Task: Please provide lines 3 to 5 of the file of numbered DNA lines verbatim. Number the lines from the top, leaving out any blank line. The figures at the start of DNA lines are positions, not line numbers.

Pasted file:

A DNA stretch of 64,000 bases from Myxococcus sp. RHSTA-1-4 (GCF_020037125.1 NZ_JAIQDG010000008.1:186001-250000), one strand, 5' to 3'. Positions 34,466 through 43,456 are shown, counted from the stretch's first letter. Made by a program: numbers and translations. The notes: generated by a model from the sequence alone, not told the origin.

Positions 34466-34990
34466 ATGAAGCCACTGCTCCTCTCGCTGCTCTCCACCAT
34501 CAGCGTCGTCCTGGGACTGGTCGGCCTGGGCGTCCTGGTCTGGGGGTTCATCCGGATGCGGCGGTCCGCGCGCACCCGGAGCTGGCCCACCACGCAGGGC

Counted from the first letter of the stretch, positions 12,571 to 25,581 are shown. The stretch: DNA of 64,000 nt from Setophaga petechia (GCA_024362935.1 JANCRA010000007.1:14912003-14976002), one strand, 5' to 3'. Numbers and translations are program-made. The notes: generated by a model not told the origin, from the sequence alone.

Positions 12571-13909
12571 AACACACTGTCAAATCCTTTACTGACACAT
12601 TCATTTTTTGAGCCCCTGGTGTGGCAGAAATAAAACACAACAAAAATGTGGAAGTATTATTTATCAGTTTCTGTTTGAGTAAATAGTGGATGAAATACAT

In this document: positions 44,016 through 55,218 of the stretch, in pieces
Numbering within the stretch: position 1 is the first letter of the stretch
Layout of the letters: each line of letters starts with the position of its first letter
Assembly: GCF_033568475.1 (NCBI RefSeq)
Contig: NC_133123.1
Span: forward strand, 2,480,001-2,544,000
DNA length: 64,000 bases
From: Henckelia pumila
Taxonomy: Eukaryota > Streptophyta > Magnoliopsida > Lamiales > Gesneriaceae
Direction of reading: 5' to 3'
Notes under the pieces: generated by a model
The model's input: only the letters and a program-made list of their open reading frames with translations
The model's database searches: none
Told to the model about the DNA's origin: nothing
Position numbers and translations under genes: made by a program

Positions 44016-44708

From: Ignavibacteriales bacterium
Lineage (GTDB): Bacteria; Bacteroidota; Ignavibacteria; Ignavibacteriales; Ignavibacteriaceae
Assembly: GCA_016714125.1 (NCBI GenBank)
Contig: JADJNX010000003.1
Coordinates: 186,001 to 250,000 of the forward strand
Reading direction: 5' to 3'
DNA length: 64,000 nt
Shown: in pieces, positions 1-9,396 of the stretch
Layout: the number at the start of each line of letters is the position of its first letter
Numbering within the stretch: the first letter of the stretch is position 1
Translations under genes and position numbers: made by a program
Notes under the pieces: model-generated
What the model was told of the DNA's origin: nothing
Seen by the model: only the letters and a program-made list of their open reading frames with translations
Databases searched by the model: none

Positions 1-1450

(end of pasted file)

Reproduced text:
34466 ATGAAGCCACTGCTCCTCTCGCTGCTCTCCACCAT
34501 CAGCGTCGTCCTGGGACTGGTCGGCCTGGGCGTCCTGGTCTGGGGGTTCATCCGGATGCGGCGGTCCGCGCGCACCCGGAGCTGGCCCACCACGCAGGGC

Counted from the first letter of the stretch, positions 12,571 to 25,581 are shown. The stretch: DNA of 64,000 nt from Setophaga petechia (GCA_024362935.1 JANCRA010000007.1:14912003-14976002), one strand, 5' to 3'. Numbers and translations are program-made. The notes: generated by a model not told the origin, from the sequence alone.